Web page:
Chen Man makes perfect images. So perfect in fact, that her subjects complain that they can’t match up in reality.
As classicists insist on drawing a line between photography and digital art, Chinese photographer Chen Man defiantly blurs the boundaries. Actress Zhou Xun really did complain that Chen’s portrayal of her was too flawless to live up to, and she wasn’t the first. But Chen is unconcerned with depicting reality. Through post-production and Photoshop manipulation, she transforms her subjects into hyper-real women; futuristic cyborgs of Asian beauty, representing the computerised sensibility of China’s accelerated art scene. “My generation is really into computer reality” says Chen, “a reality that we can control and perfect in the way we choose”.
Born in 1980 in rural Mongolia in the wake of the Cultural Revolution, Chen studied at the prestigious Central Academy of Fine Arts, graduating in 2005 and scoring her first editorial work for Vision magazine, the leading arts publication at the time. Her new limited edition book, Chen Man Works: 2003-2010 maps Chen’s career from campaigns for Nike and Adidas, to editorial for Chinese Vogue, Harper’s Bazaar and Elle. Citing Nick Knight as one of her strongest influences, Chen’s work bears notable similarity to that of the great British photographer, calling to mind Knight’s saturated ‘Plates’ series and his iconic image of Devon Aoki. By capturing that digital advancement in photography, an area occupied only by the best, Chen has established herself firmly as a photographer of the 21st, or even 22nd century.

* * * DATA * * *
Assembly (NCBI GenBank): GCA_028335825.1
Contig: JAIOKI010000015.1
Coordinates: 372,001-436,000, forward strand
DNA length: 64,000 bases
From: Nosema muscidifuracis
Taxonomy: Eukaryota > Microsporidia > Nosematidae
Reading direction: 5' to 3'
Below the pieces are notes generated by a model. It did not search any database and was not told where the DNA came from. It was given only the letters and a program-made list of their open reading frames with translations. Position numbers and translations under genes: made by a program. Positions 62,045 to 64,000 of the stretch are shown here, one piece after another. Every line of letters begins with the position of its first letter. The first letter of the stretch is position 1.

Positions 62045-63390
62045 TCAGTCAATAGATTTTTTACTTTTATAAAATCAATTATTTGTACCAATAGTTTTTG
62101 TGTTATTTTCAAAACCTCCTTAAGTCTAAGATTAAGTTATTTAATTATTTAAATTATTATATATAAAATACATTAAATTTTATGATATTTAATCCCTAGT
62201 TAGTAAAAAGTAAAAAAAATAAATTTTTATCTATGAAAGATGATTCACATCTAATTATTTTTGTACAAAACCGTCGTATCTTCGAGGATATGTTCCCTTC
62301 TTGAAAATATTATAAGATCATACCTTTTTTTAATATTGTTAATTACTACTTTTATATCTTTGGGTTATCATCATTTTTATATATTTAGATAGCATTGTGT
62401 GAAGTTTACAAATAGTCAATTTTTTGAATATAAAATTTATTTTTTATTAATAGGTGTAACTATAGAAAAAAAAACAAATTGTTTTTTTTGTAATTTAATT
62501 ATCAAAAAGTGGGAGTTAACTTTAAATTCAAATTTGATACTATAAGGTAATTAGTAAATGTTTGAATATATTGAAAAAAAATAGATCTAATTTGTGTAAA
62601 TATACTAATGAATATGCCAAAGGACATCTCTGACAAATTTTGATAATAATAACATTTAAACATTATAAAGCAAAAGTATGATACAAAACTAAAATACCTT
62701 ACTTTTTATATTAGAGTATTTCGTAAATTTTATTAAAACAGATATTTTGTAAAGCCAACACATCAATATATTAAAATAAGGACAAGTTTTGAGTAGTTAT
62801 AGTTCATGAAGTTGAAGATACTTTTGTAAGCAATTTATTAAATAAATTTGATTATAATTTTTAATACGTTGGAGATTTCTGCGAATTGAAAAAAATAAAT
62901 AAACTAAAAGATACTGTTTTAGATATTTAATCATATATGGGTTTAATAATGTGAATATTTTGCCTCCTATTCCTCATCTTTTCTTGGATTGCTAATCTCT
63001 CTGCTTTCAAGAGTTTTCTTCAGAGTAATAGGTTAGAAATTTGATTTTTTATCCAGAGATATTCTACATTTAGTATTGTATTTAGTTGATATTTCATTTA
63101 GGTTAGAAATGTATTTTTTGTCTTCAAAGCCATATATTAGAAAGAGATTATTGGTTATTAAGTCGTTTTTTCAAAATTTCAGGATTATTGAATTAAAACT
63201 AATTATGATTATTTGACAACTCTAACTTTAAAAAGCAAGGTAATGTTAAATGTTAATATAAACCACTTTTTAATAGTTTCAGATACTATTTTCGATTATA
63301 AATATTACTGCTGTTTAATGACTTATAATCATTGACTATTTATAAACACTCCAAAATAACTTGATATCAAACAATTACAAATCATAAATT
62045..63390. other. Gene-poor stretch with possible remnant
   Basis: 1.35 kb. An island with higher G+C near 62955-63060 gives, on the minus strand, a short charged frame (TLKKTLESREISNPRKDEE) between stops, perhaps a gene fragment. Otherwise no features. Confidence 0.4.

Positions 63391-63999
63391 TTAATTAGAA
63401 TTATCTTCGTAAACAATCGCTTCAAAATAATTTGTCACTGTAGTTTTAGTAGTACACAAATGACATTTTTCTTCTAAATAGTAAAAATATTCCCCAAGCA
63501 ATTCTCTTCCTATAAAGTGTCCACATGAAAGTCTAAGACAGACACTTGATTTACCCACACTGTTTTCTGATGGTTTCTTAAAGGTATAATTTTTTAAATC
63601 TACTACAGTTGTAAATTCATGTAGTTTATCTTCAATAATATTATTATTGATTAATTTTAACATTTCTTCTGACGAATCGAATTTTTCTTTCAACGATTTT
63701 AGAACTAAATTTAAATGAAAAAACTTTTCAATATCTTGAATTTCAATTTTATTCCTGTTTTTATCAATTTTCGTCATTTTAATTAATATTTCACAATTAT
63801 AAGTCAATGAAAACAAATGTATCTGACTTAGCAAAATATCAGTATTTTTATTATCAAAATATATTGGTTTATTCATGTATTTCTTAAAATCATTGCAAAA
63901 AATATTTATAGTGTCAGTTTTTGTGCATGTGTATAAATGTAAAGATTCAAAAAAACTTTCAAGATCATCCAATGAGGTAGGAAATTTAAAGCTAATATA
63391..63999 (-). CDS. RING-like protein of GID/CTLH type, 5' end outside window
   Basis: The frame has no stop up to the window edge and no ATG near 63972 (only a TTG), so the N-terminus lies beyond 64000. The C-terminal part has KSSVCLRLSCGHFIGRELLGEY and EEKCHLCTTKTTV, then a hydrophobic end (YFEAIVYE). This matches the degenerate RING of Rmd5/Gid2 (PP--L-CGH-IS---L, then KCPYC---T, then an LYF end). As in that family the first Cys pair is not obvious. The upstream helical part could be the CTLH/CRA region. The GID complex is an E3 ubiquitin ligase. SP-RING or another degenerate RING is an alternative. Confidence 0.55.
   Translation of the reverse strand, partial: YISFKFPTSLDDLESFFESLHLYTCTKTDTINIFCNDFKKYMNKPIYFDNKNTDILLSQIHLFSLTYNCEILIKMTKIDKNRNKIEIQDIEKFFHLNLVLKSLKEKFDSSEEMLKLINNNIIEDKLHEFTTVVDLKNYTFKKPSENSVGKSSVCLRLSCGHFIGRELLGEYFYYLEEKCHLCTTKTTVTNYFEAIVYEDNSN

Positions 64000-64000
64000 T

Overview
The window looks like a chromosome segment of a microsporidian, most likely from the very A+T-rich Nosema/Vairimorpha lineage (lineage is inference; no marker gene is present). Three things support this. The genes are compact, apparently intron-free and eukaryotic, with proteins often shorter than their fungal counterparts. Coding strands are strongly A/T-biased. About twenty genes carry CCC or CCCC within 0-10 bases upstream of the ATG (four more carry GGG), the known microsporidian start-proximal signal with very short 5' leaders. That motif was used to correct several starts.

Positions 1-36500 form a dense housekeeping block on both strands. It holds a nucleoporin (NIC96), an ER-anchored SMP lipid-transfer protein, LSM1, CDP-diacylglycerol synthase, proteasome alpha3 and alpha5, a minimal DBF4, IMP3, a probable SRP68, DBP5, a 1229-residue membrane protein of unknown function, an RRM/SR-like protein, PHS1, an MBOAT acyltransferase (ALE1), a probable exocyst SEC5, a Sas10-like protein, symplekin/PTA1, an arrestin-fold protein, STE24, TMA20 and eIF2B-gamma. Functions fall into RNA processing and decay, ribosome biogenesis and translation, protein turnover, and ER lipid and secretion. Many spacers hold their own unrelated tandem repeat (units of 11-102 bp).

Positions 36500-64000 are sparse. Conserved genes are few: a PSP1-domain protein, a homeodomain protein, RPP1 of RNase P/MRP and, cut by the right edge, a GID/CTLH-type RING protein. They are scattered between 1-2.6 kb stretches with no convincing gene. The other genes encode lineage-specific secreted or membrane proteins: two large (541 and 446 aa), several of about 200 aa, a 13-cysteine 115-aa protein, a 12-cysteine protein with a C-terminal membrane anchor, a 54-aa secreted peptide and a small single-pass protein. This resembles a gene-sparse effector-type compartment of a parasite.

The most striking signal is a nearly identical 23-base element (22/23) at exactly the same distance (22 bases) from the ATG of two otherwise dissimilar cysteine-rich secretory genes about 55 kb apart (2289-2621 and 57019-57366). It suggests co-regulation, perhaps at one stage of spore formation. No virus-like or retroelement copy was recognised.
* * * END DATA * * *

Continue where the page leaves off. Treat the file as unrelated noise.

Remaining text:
2000 limited edition, numbered copies of Chen Man: Works 2003-2010 by 3030 Press are available at 3030press.com